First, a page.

Destructive Missions, Partially Accomplished
Those pursuing three authoritarian agenda items once considered unthinkable emanating from an administration which has become openly hostile to what once were our basic freedoms can already hang "Mission (Partially) Accomplished" banners on their walls.
First, there are the ongoing revelations about the government's accumulation of digital mountains of personal information on citizens' daily lives.
If there's a positive result from this, it would be that many Americans have become a bit more careful about their data trail. But the good news ends there. Our emails, Facebook posts, text messages and other communications are subject to easy scrutiny by government minders and anyone else to whom those apparatchiks might feel like conveying information. The chilling effect on everyday speech, expression and interactions is a statist's dream come true. Just wait until they integrate the Obamacare and Common Core data.
Places getting especially chilly include the human resource departments and HR consulting firms serving employers with between 50-100 "employees," which includes "full-time equivalents" as defined by the Affordable Care Act. One of the more recent of the 27 mostly illegal or unconstitutional changes made by presidential or regulatory fiat to the Affordable Care directly affects them.
That change, which even the Associated Press briefly acknowledged was done for purely political reasons before eliminating that statement from subsequent revisions, exempts firms with 50-99 FTEs from the employer mandate — the requirement to offer health insurance coverage to all workers who average 30 or more hours per week or pay a $2,000 penalty for each, after an exemption for the first 30 — for yet another year.
But there's a monumental catch. To squelch criticism of Obama's alleged singular achievement, employers "will be forced to certify to the federal government — under penalty of perjury — that jobs they cut between now and 2016 are not due to Obamacare" to preserve that one-year reprieve. Thus, an administration hell-bent on keeping state-controlled health care in place, even if it completely wrecks what once was the greatest healthcare system in the world, has already succeeded in silencing key people in the trenches who might otherwise tell the nation what a disaster it has been and will continue to be.
The pervasive changes to the law Congress originally passed, as well as the new regime of coercion, signify that there really isn't an "Affordable Care Act" anymore. There is only what must henceforth and for all time be called "Obamacare," a mushy legal and regulatory maze which in many aspects barely resembles what Nancy Pelosi infamously said we could only read after passage before we could know what was in it. Unless someone has the legal standing, deep pockets, and exceptional bravery to successfully challenge them, healthcare law in America is whatever Barack Obama and Kathleen Sebelius say it is.
A recently revealed project at the Federal Communications Commission is by far the most brazen and disturbing of the three.
Under the thinnest imaginable pretense, allegedly the need to address the "problem" of sparse minority ownership of U.S. media outlets, the FCC wants "to send government contractors into the nation's newsrooms to determine whether journalists are producing articles, television reports, Internet content, and commentary that meets the public's 'critical information needs.'" One dissenting commissioner summed up the clear danger: "The implicit message to the newsroom is they need to start covering these eight categories (of critical information needs) in a certain way or otherwise the FCC will go after them." If the monitoring effort were to completely succeed, state and national news reports would consist of little more than word-for-word broadcasts of AP scripts and verbatim copies of AP content.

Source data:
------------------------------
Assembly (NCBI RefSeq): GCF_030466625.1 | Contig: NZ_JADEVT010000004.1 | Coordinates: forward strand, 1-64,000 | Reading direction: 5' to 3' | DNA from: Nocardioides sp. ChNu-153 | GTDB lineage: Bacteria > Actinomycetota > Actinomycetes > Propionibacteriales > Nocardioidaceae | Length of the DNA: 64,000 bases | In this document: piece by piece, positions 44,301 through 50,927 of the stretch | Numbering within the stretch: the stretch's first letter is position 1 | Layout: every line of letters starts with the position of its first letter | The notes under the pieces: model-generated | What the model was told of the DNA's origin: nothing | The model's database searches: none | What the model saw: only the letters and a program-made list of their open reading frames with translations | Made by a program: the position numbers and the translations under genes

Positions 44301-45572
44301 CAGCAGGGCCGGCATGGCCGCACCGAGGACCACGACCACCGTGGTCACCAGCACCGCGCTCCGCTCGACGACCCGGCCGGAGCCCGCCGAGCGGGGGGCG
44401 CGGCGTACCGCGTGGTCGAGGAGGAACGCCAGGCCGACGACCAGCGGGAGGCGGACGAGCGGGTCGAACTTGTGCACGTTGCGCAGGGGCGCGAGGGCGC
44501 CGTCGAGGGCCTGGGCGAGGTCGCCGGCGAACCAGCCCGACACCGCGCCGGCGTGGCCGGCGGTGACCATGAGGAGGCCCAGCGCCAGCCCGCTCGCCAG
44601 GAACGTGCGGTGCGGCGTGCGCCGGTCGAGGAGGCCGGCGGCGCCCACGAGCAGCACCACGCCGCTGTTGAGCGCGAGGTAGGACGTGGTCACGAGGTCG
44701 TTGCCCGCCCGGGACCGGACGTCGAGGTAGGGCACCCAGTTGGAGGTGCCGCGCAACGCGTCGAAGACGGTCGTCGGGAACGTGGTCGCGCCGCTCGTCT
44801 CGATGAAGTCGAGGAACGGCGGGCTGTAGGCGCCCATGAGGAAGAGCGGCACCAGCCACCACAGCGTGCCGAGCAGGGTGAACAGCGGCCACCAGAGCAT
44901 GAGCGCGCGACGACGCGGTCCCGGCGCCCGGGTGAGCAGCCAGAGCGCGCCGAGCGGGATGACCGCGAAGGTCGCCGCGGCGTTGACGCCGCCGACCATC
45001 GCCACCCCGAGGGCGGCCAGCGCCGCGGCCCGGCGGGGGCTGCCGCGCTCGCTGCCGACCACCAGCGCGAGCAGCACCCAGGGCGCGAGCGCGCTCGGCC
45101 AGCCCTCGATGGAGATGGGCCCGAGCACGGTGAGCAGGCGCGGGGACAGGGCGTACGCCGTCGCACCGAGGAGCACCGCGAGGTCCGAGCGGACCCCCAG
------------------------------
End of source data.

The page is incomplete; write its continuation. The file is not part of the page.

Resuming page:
After howls of outrage at the obvious Orwellian impulse driving this supposedly "voluntary" effort, the FCC began to back down. On Tuesday, the commission said it "canceled" the study, but one FCC commissioner said it's only "suspended."
FCC Chairman Tom Wheeler is the same slippery guy whose response to a recent court ruling nuking its "net neutrality" rules was, according to Information Week, to work on "a new version" of the same thing. There's no reason to trust his claim that the study has been canceled until a new regime is in place.
Meanwhile, newsrooms across America have been sent a message that they'd be better off sanitizing their content and keeping it in line with what Dear Leader would prefer to see, effective immediately. Don't be surprised if Obamacare horror stories, of which there is no shortage, become rarely reported events.
Even if those pursuing the three measures just described never lift another finger, they'll get a good deal of the fear-driven behavior change they wish to achieve, accompanied by side effects, including but certainly not limited to slower job growth, a continued lackluster economy, and civic malaise, about which they apparently care little.
The utter failure of a gun registration effort in Connecticut reveals that at least some hope exists for those who believe there might eventually be a way back from the accelerating despotic rush.
The Nutmeg State required that all so-called "assault weapons" be registered by December 31. Many freedom lovers who were distraught at seeing hundreds of gun owners waiting in line to comply at year-end have since been cheered by the knowledge that, in one of the bluest states in America, the vast majority of gun owners "flipped the bird at the government" by not registering anything.
This at least shows that there's no shortage of passive resistance. We will likely soon learn that it's not enough, but at least the well of courage isn't, as some had feared, completely dry.